First Thoughtsand Our Behaviors
and Our Behaviors
First thoughts and our behaviors.
First Thoughts and Our Behaviors
How do our first thoughts affect our behavior? I wondered that as I awoke this morning thinking about our first thoughts (there’s some humor in that as my first thought of the day was about our first thoughts). I was thinking about the first thing we think about as we experience different situations all day long. I suspect you can relate to this. A foul-smelling homeless man walks up to us on the street and asks for a quarter. Our first thought is probably a reaction to his looks and smell, and the reaction is perhaps adverse. However, he asked us a question. So, if we react automatically, we’ll probably act from the negative emotions we’re experiencing related to his foul smell and dirt-covered looks. We will say we can’t help him. We now introduce a new set of emotional dynamics for ourselves.
Possibly, we quickly start to feel all sorts of negative emotions around not helping him or acting repulsed by him. So, we start justifying our behavior to ourselves. We say something like, “He was just going to drink it away anyway.” Or we turn our guilt on him indirectly by thinking, “There’s a Help Wanted sign; why doesn’t he go get a job?” All this probably feels negative and stems from our first thought of repulsion at his looks and smell.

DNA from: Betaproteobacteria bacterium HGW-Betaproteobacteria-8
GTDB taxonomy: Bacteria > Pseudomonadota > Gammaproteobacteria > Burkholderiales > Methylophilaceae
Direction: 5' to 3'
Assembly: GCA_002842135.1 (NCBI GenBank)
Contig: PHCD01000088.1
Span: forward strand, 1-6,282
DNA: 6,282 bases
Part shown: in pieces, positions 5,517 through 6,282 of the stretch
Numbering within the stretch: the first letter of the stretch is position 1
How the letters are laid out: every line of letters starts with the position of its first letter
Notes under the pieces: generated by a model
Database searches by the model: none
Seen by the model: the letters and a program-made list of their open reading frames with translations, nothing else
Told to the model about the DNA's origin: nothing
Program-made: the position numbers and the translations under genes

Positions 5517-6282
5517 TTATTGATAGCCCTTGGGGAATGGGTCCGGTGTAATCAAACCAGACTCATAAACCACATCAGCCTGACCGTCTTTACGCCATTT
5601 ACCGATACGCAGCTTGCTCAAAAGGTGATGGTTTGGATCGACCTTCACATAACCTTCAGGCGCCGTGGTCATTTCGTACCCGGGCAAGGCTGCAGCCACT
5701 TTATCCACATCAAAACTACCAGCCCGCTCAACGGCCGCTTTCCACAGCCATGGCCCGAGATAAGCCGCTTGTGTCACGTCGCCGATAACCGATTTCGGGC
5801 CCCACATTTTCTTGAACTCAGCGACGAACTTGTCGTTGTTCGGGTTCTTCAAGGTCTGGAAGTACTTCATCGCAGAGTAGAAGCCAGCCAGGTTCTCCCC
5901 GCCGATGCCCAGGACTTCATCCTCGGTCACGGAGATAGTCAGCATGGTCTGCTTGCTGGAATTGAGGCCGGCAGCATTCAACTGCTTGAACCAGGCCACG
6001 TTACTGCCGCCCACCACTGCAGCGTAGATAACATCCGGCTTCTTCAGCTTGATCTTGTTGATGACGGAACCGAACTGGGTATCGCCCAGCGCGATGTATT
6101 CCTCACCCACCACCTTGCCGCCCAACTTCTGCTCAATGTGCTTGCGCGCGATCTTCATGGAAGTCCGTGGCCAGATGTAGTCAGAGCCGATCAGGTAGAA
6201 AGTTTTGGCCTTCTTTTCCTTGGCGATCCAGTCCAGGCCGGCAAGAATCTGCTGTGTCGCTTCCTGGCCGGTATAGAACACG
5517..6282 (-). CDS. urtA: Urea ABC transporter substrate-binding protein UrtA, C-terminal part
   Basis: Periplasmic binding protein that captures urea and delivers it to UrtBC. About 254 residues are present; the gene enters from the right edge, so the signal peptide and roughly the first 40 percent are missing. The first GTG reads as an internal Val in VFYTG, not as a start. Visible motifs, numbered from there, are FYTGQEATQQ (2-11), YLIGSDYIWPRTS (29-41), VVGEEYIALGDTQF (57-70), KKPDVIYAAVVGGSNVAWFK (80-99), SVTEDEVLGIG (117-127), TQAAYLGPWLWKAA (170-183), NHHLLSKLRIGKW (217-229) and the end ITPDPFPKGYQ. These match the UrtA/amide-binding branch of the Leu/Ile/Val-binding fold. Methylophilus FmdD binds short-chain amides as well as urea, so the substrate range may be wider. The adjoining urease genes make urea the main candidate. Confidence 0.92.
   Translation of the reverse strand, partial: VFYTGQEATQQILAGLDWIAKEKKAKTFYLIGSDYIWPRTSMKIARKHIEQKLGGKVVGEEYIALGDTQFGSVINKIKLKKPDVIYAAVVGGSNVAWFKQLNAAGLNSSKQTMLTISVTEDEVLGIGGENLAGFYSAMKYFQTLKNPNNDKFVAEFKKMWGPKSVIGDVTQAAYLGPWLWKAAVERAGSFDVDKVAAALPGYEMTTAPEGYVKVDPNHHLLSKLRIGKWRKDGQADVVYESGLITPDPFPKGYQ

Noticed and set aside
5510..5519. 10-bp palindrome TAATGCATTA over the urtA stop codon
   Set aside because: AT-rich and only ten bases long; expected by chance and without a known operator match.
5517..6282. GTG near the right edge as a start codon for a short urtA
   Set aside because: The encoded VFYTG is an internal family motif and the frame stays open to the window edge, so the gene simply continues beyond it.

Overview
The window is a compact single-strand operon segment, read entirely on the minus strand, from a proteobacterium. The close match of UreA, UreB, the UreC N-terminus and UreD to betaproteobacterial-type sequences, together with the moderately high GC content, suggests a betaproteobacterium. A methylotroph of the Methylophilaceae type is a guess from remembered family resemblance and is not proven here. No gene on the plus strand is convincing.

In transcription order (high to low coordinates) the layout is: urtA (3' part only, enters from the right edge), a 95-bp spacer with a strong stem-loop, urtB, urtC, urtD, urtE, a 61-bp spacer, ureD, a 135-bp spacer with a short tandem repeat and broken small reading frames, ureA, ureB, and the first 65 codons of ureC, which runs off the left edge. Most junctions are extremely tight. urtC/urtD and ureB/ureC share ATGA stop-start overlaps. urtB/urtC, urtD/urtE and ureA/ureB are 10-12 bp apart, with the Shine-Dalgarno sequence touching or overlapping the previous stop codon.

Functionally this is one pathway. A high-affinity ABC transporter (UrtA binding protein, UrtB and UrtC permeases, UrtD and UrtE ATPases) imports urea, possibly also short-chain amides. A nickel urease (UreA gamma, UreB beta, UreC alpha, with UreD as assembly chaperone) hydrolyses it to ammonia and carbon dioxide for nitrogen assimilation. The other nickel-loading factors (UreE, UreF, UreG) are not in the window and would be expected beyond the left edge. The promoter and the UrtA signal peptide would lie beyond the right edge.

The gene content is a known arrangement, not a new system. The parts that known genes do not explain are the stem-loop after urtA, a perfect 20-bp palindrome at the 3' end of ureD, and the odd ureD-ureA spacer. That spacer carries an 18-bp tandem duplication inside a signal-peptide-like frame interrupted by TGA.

Our first thoughts are always judgmental and are very fast. They have to be; they’re built into us to help us survive. If we see a bear, we do not want to think about what we’re going to do. We want to react quickly, live, and then evaluate the situation. A homeless man who smells bad is not a threat to us, probably. Yet our survival-programmed mind does not know that. It just experiences a threat alert and then wants to control our behavior from that alert center.
What can we do to improve our lives even with a judgmental first thought?
If we feel the emotion but choose not to act on it, we can answer the homeless man’s question honestly and compassionately. He may not like the answer, but we will free ourselves from all the internal commentaries justifying our reactive behavior. We don’t have to punish ourselves for reacting. We will instead be true to ourselves and our convictions. I am not saying this course of action will be easy or relieve the negative emotions we experience. Instead, we will be authentic, compassionate, and true to ourselves. That is a life lived with Joy, Peace, and Contentment in action.
December, 8, 2014